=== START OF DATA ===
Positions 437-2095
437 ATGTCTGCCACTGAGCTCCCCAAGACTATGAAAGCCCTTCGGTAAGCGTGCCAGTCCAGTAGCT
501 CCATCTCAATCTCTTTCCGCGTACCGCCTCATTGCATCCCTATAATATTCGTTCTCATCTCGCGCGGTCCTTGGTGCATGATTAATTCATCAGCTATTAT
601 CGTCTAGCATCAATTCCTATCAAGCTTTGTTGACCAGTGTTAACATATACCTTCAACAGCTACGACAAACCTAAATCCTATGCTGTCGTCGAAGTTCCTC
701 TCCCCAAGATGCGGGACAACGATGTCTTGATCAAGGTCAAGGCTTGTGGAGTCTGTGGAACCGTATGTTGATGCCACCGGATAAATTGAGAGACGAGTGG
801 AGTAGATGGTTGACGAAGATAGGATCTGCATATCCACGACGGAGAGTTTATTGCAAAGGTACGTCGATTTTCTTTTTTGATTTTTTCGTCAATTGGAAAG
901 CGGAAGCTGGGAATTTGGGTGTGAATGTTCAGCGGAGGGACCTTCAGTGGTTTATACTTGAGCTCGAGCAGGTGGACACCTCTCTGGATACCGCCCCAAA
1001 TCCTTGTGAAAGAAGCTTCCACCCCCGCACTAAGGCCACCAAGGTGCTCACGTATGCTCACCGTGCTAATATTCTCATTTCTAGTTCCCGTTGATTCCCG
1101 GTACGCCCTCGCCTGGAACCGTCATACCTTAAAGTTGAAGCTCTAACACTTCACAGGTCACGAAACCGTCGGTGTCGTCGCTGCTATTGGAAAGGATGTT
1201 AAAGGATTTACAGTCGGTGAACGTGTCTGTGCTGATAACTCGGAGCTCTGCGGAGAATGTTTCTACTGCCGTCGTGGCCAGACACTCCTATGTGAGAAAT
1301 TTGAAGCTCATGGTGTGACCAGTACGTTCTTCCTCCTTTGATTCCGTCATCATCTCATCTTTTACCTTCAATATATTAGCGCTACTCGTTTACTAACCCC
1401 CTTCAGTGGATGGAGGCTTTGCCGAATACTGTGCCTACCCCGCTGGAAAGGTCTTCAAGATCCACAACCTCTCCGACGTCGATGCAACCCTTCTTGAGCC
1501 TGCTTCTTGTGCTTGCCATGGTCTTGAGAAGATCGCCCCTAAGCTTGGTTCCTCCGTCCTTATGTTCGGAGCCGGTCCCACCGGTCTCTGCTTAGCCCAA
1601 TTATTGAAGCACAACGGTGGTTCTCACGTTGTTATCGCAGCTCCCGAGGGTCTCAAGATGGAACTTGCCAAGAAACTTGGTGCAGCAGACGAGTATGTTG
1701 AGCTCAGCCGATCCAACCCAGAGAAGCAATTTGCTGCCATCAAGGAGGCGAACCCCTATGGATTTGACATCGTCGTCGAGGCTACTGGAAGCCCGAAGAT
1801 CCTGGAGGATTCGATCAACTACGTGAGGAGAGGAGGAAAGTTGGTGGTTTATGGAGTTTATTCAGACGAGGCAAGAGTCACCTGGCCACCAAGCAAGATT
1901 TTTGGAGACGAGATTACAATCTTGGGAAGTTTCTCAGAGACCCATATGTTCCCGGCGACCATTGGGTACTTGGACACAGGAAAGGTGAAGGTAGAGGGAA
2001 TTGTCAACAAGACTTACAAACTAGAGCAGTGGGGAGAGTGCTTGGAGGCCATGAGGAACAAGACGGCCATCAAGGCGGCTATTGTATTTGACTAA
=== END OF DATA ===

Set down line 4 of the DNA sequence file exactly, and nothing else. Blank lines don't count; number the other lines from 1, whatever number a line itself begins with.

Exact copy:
601 CGTCTAGCATCAATTCCTATCAAGCTTTGTTGACCAGTGTTAACATATACCTTCAACAGCTACGACAAACCTAAATCCTATGCTGTCGTCGAAGTTCCTC